Saturday, April 20, 2024

Luxury NYC Residences That Perfectly Match Their Settings

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The double-height entry to 96+Broadway reinterprets the grandeur of New York City’s upper West Side.

We Are Visuals

For many the number one driver in selecting a residence is the desire to reside within one of New York City’s most charming, upscale and historic neighborhoods. An extra bounty of exclusivity is conferred upon those New Yorkers who select residential buildings directly influenced by the city streets and structures around them.

Passionate architects and designers of recent years have added to New York City streets an array of properties that reflect the streetscapes right outside their doors. Whether the buildings showcase the trademark limestone of the Upper West Side, the brick and concrete characteristic of Brooklyn’s DUMBO or the European-influenced charms of Gramercy, these are properties that fit their Gotham environs so well, they’ve become extensions of the enclaves encircling them.

96+Broadway

Bearing an address at 250 West 96th Street, 96+Broadway is an Upper West Side luxury condominium property developed by JVP Management and designed by Danish designer Thomas Juul-Hansen.

Within the 23-story building is an eclectic array of 131 residences, with the floor plans extending from one to five-bedroom configurations.

“By blending classical architectural elements, from the elegant setback to the Bavarian limestone façade with bronze trim, every aspect of the building was designed to convey the sense of grandeur and sophistication synonymous with the neighborhood’s architectural heritage,” says JVP Management Partner Van Nguyen.

Front & York

Architect Morris Adjmi designed this pair of 21-story residential towers in Brooklyn’s DUMBO enclave. The structure’s intricate hand-crafted façade is composed of 1.2 million Glen-Gery bricks of a unique color echoing the surrounding streets’ hues.

“Our objective for Front & York was to adapt DUMBO’s historic warehouse aesthetic at a grand scale with contemporary references to the neighborhood’s most iconic elements,” Adjmi says.

“To recall the nearby Manhattan Bridge, storefronts are framed with a highly customized system of blue steel arches. Above, custom grey engobe brick draws reference to the neighborhood’s quintessential Belgian-block streets.”

222 E. Broadway

The tableau surrounding the corner of the Lower East Side’s East Broadway and Clinton Street influenced the design of this new ground-up, 28-story luxury tower and renovated 11-story landmarked loft building.

SLICE Architects and S4 Architecture pictured the development as a “vertical village” offering an array of fenestration and massing that differentiates the property from surrounding newer developments. At the same time, 222 E. Broadway complements the nearby streetscape, dotted with some of Manhattan’s most desirable establishments and legendary cultural institutions.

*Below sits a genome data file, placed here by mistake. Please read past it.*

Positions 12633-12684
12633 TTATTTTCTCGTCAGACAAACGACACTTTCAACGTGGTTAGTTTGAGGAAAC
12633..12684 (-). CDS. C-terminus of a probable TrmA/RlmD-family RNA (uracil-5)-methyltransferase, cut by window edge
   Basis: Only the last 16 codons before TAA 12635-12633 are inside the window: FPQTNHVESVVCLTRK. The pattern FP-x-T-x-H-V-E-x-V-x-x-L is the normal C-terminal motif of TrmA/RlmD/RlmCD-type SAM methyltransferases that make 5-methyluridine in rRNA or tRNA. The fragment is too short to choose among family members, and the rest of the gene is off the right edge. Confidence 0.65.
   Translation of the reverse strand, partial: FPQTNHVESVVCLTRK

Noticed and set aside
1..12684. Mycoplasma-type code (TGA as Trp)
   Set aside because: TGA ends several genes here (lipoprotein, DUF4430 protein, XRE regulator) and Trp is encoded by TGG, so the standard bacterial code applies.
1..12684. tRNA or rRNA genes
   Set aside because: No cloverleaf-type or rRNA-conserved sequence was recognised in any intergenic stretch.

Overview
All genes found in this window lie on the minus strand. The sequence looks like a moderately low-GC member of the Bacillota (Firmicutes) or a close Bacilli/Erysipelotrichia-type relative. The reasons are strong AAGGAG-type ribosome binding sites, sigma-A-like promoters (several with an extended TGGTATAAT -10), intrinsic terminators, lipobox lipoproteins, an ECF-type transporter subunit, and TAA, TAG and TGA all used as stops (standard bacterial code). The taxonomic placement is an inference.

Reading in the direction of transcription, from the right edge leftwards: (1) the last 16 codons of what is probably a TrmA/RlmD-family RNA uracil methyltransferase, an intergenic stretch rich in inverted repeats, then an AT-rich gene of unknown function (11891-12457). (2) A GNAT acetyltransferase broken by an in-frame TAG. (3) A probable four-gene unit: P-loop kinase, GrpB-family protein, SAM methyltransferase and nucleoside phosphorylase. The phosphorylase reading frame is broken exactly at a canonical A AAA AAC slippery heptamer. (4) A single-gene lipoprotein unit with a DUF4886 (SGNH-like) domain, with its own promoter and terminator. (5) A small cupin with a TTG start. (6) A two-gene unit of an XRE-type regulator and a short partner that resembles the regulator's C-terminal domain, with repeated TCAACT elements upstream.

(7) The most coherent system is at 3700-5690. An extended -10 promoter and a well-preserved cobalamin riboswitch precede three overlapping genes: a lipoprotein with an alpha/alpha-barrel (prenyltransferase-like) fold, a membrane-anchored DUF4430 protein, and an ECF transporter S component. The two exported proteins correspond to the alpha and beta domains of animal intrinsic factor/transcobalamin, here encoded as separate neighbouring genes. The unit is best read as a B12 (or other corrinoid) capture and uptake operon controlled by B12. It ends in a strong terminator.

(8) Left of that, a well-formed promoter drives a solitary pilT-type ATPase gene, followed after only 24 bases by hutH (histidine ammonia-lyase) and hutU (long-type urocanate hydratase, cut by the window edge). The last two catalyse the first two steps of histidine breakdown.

250 E. 21st Street

Though boutique in size, this entirely new 13-story, 54-residence structure is endowed with style. Situated at 21st Street and 2nd Avenue in Gramercy, the Issac & Stern Architects building boasts design galvanized by the European influence of nearby Gramercy Park and the historic richness of the Gramercy enclave as a whole.

“The developers of 250 East 21st Street were able to capture the European charm of Gramercy Park in this eye-catching building,” says John Gomes of the Eklund | Gomes team at Douglas Elliman. “(Its) architecture was directly inspired by a trip Fredrik Eklund and I took to Paris. Following our trip, we met with Issac & Stern Architects to mirror these beautiful Parisian buildings that are all over the city, which you rarely find in Manhattan. The result is a building unique in character with Juliette balconies, impressive pre-war architecture and sleek modern interiors.”

109 E. 79th

The heart and soul of the Upper East Side is captured in this condominium property designed by Steven Harris Architects and Rees Roberts + Partners. Striking volumes and impeccable detailing are hallmarks of the building, which stands steps off Park Avenue and is encircled by the city’s most time-honored and fabled pre-war addresses. The blend of aesthetics and layering is inspired by design movements ranging from Art Deco to Bauhaus, Midcentury modern and international style.

547 West 47th Street

Manhattan’s West Side is the setting for this move-in-ready, 219-unit luxury condominium bearing an address on 47th Street between 10th and 11th Avenues.

Floor plans extend from studio to two-bedroom in a project that represents the initial New York City design foray for internationally recognized Dutch architectural firm Concrete. “With its contrasting design, the façade honors the dynamic energy of Hell’s Kitchen today, while paying homage to the neighborhood’s rich industrial heritage,” says Scott Shnay, a principal at real estate development joint venture CBSK Ironstate. “The brickwork base references the classic factory lofts that once defined the area, and the upper levels of sleek, cantilevering glass boxes take inspiration from Manhattan’s Machine Age skyscrapers.”

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